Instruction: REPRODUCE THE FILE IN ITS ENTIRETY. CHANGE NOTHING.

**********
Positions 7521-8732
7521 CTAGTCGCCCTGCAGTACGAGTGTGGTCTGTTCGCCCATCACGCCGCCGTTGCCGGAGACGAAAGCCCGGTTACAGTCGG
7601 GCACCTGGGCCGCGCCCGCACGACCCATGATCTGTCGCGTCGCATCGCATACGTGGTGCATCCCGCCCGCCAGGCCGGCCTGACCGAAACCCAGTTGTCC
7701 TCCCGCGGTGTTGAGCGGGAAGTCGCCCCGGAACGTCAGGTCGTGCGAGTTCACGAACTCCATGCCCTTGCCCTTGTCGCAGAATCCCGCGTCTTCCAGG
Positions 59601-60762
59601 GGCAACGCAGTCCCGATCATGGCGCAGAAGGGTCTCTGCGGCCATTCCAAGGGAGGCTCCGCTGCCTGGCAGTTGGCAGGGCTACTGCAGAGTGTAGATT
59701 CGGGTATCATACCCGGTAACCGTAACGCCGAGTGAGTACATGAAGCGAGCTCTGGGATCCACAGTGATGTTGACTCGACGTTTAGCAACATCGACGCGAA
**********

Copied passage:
Positions 7521-8732
7521 CTAGTCGCCCTGCAGTACGAGTGTGGTCTGTTCGCCCATCACGCCGCCGTTGCCGGAGACGAAAGCCCGGTTACAGTCGG
7601 GCACCTGGGCCGCGCCCGCACGACCCATGATCTGTCGCGTCGCATCGCATACGTGGTGCATCCCGCCCGCCAGGCCGGCCTGACCGAAACCCAGTTGTCC
7701 TCCCGCGGTGTTGAGCGGGAAGTCGCCCCGGAACGTCAGGTCGTGCGAGTTCACGAACTCCATGCCCTTGCCCTTGTCGCAGAATCCCGCGTCTTCCAGG
Positions 59601-60762
59601 GGCAACGCAGTCCCGATCATGGCGCAGAAGGGTCTCTGCGGCCATTCCAAGGGAGGCTCCGCTGCCTGGCAGTTGGCAGGGCTACTGCAGAGTGTAGATT
59701 CGGGTATCATACCCGGTAACCGTAACGCCGAGTGAGTACATGAAGCGAGCTCTGGGATCCACAGTGATGTTGACTCGACGTTTAGCAACATCGACGCGAA